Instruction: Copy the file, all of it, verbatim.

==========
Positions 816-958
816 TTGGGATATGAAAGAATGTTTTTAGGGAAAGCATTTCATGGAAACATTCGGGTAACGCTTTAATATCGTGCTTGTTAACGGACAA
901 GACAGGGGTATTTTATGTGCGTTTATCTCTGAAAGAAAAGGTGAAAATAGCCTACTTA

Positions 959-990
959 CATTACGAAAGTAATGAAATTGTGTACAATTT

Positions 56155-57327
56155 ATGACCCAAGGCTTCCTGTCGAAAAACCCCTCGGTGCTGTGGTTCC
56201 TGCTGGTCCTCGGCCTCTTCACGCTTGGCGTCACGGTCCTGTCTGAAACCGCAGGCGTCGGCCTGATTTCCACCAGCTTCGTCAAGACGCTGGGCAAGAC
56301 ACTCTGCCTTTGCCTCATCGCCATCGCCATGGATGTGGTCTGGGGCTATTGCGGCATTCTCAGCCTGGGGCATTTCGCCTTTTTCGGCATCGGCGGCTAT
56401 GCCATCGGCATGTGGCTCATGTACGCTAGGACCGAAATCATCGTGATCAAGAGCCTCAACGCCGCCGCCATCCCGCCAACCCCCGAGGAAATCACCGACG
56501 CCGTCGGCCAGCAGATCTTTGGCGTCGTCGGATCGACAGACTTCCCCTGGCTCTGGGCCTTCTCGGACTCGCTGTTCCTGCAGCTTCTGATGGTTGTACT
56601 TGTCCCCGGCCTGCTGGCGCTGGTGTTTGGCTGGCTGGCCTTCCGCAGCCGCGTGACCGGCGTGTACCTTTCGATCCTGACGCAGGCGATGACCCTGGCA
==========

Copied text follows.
Positions 816-958
816 TTGGGATATGAAAGAATGTTTTTAGGGAAAGCATTTCATGGAAACATTCGGGTAACGCTTTAATATCGTGCTTGTTAACGGACAA
901 GACAGGGGTATTTTATGTGCGTTTATCTCTGAAAGAAAAGGTGAAAATAGCCTACTTA

Positions 959-990
959 CATTACGAAAGTAATGAAATTGTGTACAATTT

Positions 56155-57327
56155 ATGACCCAAGGCTTCCTGTCGAAAAACCCCTCGGTGCTGTGGTTCC
56201 TGCTGGTCCTCGGCCTCTTCACGCTTGGCGTCACGGTCCTGTCTGAAACCGCAGGCGTCGGCCTGATTTCCACCAGCTTCGTCAAGACGCTGGGCAAGAC
56301 ACTCTGCCTTTGCCTCATCGCCATCGCCATGGATGTGGTCTGGGGCTATTGCGGCATTCTCAGCCTGGGGCATTTCGCCTTTTTCGGCATCGGCGGCTAT
56401 GCCATCGGCATGTGGCTCATGTACGCTAGGACCGAAATCATCGTGATCAAGAGCCTCAACGCCGCCGCCATCCCGCCAACCCCCGAGGAAATCACCGACG
56501 CCGTCGGCCAGCAGATCTTTGGCGTCGTCGGATCGACAGACTTCCCCTGGCTCTGGGCCTTCTCGGACTCGCTGTTCCTGCAGCTTCTGATGGTTGTACT
56601 TGTCCCCGGCCTGCTGGCGCTGGTGTTTGGCTGGCTGGCCTTCCGCAGCCGCGTGACCGGCGTGTACCTTTCGATCCTGACGCAGGCGATGACCCTGGCA